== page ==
I began reading Us due to my curiosity about whether or not it really was better than One Day, which had me re-reading a major plot element and crying for about twenty minutes, hating the author.
So I abandoned Go Set A Watchman for the moment on my trip to Stockholm (it weighed a ton) and began the story, about a forty-something scientist whose wife announces, unexpectedly, that she wants to leave him.
The usual David Nicholls elements were there, but instead of shifting between perspectives like I’d loved about Dexter Mayhew and Emma Morley, it was all from Douglas Peterson’s point of view. He’s witty, clearly intelligent and is likeable after the first couple of pages, although it was hard to see exactly what I should get excited about to carry on reading at first.
Connie, his artist wife, is described as incredibly attractive, who he adores and he recalls where and how they first met, and how his passion for his work impressed her.
Then, there’s Albie, or Egg as his parents fondly call him. He’s 17, an artist like his mother, and who Douglas describes as ‘constantly dirty.’ A heartbreaker, Albie doesn’t hide the fact that he resents his dad.
The main scenario is that Douglas plans a trip across Europe with his wife and son, which he hopes will win back the love of his wife and earn the respect and love of Albie. It is during the ‘Grand Tour’ that I began feeling sorry for Douglas, as his family seemed to barely acknowledge his efforts, even if he was boring them.
I struggled for some time to keep going back to the book, only because I think I placed too much expectation on it blowing me away like One Day. There didn’t seem to be any obvious twist, which Nicholls was good at previously in shattering my hopes and dreams for the characters I’d loved.
So I gave it a chance, and FINALLY, there was a plot twist, changing the course of the story and the emotional, often eye-opening aspects to life and coincidence which I’ve always found fascinating unfolded in each chapter.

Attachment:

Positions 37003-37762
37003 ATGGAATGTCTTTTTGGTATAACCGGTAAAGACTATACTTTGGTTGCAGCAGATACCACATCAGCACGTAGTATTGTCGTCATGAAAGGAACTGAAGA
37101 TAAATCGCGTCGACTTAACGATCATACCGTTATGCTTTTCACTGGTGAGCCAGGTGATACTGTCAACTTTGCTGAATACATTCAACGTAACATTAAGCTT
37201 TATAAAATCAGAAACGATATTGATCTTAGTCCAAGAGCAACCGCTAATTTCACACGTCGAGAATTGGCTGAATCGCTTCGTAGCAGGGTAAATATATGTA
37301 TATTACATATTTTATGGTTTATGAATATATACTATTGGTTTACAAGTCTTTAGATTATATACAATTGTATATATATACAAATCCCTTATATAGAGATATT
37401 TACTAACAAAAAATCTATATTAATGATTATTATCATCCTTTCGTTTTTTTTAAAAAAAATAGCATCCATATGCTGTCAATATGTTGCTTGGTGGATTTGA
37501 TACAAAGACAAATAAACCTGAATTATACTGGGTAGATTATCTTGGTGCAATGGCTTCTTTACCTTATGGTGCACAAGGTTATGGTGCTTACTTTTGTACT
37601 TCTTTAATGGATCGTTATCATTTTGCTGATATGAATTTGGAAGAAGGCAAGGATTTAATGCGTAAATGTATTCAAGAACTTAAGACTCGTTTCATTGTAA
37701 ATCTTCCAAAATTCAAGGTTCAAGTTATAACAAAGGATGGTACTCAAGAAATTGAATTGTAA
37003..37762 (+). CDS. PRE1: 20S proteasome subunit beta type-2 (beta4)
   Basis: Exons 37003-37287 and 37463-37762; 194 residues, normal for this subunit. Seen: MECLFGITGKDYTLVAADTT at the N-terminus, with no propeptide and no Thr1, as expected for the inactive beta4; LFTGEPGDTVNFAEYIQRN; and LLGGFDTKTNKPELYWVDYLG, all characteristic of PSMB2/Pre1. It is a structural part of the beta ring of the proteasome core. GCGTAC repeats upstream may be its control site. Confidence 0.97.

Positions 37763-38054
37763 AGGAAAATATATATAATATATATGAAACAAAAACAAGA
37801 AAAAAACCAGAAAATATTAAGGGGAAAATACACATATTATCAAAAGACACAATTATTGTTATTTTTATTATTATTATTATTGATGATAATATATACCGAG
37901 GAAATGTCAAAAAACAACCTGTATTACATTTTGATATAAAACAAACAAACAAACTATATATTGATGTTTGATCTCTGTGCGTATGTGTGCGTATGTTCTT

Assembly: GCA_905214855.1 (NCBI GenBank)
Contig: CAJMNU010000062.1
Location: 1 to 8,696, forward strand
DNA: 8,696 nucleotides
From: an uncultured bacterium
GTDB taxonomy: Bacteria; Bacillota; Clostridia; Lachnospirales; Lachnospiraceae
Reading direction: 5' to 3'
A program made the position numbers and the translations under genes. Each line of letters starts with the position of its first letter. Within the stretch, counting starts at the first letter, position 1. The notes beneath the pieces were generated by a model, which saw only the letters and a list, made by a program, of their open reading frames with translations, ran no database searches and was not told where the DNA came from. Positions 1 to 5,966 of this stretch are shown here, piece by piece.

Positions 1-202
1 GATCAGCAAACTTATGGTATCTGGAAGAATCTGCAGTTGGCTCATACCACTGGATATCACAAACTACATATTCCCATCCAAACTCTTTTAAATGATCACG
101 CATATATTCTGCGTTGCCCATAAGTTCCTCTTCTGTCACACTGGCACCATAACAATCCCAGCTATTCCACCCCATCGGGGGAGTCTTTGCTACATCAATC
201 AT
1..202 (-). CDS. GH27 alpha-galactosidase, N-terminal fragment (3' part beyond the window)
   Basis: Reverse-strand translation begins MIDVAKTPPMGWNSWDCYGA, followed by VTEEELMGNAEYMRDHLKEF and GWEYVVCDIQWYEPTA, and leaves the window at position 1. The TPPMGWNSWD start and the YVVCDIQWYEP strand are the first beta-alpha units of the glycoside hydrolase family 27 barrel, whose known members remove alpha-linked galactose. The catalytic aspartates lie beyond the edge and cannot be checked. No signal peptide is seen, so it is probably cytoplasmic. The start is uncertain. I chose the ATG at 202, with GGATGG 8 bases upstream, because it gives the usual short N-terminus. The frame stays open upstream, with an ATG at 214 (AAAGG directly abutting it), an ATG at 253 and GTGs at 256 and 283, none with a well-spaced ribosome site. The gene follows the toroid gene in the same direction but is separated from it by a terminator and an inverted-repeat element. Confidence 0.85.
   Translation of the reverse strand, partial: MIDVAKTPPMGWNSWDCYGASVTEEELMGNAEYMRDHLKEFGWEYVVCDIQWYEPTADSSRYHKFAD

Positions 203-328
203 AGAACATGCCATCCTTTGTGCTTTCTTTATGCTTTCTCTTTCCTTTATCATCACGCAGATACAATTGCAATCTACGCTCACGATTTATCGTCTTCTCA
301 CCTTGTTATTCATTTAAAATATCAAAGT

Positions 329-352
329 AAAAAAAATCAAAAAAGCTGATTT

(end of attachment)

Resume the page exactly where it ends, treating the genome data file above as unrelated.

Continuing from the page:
Nicholls’ novel is a treasure trove of how difficult relationships can be in the twenty-first century, sifting between the past memories shared between Connie and Douglas and the father’s need to feel loved by his son.
It’s also a testament to how well Nicholls can surprise the reader – placing plot twists in places when you least expect, often delivering news that’s said so casually by Douglas you always have to re-read what he said to double-check it actually happened.
Most of all, it’s definitely a book worth reading in order to remind you that not everything lasts, we all grow up and change and relationships can end, but you as a person are the only one who can be the solution to your problems.
Coincidentally, walking home today, my ex-boyfriend and I bumped into each other. I thought it was funny how I didn’t feel anger anymore, or sadness, just said Hi and then asked if everything was ‘OK’ now between us.
His response was yes, after a pause, and I nodded and smiled then walked the opposite direction, convenient as we are obviously separate now, but were once together for four years.
I shared different experiences with this person, good and bad, and have chosen not to reflect on it as regretful. So I could emphasise with Douglas in that people can be crap, but you can choose how you feel about them and who you want to be.